Oregon daily emerald. (Eugene, Or.) 1920-2012, April 13, 1921, Image 1

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    SI WOMtll, SG MEN
Arthur Hicks and Isabelle
Kidd Get Highest
High Marks Are Distributed
Among Members of
AH Classes.
Surprisingly high grades were made by
many of the students of the University
during the winter term, considering the
fact that requirements have been raised,
and that students were graded closer
than ever before. Approximately ill
women and 56 men received an average
of over II.
Perhaps the best grades among the
men were made by Arthur Hicks of
Canyon City, a junior majoring in Ro
mance languages. His grades were as
follows: French literature I. Spanish
literature I, outlines of English litera
ture I, history of philosophy I, trigonom
etry I, physics II, physical education
The highest grades among the women
were made by Isabelle J. Kidd of Port
land. a junior majoring in latin. Miss
Kidd made almost the same grades as
Mr. Hicks, her’s being a straight T card
except for physical education which was
a III.
Emily Veazie of Portland, a sopho
more in English literature made higher
than a TI average, and Zelia Van Valzali
Portland, a junior in education aver
aged a II grade.
Verne Blue of Ashland, an honor stu
dent in history and rhetoric won honors
in three courses and a II grade in three.
Claire Holdridge of Trent, a senior ir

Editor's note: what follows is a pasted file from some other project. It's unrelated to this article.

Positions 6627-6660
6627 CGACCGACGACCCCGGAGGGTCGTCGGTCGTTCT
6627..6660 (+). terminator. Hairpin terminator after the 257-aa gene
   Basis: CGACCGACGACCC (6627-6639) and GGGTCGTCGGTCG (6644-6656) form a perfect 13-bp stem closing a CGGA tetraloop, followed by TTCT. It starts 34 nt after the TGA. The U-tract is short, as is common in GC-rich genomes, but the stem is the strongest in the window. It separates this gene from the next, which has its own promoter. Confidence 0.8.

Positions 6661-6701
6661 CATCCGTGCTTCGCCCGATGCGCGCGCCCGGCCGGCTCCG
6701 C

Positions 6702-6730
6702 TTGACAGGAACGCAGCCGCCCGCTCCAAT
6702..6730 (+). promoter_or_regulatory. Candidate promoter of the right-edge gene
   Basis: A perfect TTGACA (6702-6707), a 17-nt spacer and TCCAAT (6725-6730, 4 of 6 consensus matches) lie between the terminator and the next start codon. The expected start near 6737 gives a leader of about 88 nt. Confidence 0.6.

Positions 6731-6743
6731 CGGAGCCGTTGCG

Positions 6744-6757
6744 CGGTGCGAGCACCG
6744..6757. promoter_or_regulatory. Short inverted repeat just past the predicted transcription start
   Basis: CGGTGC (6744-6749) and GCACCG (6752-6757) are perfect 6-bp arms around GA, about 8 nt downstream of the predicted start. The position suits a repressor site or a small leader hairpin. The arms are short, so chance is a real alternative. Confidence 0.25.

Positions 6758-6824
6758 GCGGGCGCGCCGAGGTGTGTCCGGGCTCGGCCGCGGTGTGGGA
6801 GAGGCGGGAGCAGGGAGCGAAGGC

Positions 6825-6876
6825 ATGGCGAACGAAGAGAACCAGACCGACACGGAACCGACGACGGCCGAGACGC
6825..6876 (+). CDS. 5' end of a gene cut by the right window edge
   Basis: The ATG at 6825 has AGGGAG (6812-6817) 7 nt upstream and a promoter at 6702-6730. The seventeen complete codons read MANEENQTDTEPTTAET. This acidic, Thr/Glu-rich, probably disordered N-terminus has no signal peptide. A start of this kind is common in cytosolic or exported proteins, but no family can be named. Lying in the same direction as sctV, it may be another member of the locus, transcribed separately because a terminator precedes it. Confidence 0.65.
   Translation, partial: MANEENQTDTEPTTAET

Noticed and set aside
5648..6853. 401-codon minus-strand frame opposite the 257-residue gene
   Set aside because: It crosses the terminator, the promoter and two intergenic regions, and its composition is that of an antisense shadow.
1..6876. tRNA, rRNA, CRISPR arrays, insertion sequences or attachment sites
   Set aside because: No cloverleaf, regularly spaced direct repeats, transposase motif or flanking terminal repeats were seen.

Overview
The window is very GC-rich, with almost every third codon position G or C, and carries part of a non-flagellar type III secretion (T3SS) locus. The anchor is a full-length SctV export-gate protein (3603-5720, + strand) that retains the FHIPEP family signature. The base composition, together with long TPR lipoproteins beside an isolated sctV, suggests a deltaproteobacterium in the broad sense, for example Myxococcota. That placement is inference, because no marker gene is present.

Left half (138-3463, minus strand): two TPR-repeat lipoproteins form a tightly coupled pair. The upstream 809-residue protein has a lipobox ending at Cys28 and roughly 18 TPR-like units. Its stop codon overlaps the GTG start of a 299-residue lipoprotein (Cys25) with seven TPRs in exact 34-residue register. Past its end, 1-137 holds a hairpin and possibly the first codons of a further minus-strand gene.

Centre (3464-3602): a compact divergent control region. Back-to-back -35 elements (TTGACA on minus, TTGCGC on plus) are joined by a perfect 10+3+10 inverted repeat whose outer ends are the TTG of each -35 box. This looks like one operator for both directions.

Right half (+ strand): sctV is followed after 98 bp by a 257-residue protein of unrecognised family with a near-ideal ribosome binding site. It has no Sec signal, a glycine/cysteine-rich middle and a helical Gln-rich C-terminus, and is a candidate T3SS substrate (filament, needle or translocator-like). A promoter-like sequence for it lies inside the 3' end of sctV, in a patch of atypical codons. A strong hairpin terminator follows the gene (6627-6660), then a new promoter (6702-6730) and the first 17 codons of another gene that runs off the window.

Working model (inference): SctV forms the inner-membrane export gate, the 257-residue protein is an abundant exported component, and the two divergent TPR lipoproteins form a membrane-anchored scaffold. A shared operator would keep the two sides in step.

geology won honors in four courses and
a II grade in two, and Ralph Htsebei
of Portland, senior in economics made r
II average.
Harold Lee, Newbevg junior in Eng
lish, and Maurice Selig, Salem senior in
physchology are both honor students.
Ifany Women In List.
Women who received a II average
are: Dora Birchard, Grants Pass, sen
ior in zoology; Adele Bischoff, Eugene
graduate student in German; Wanda
Brown, Stayton, senior in economics:
Flora Campbell, Eugene, junior in zool
ogy, Geraldine Car t w e 11. Portland,
senior in rhetoric; Mrs. P. E. Christen
son, Eugene, senior in architecture and
arts; Lorna Coolidgo, La Grande, senior
in public speaking; Elaine Cooper, Port
land junior in history; Lurline Coulter,
Cascade, freshman in history; Annabel
Deuu, Roseburg. sophomore in music:
Helen Du Buy, Eugene, graduate stu
dent in Romance languages; Laura Duer
m r. Hillsboro, sophomore in mathe
matics; Rita Durklieimer, Eugene,
sophomore, German; Phebe Gage, Port
(Continued on Page 3.)
Track Meet Will Be Staged On Kincaid!
Field Next Saturday Afternoon
If Weather Permits.
.■The weather permitting. Franklin
high school of Portland will send a team
oi 14 track men to Eugene Saturday to
compete against the frosh track squad,
according to information given out by
Asistant Graduate Manager .lack Beue
fiel, yesterday. The meet will be held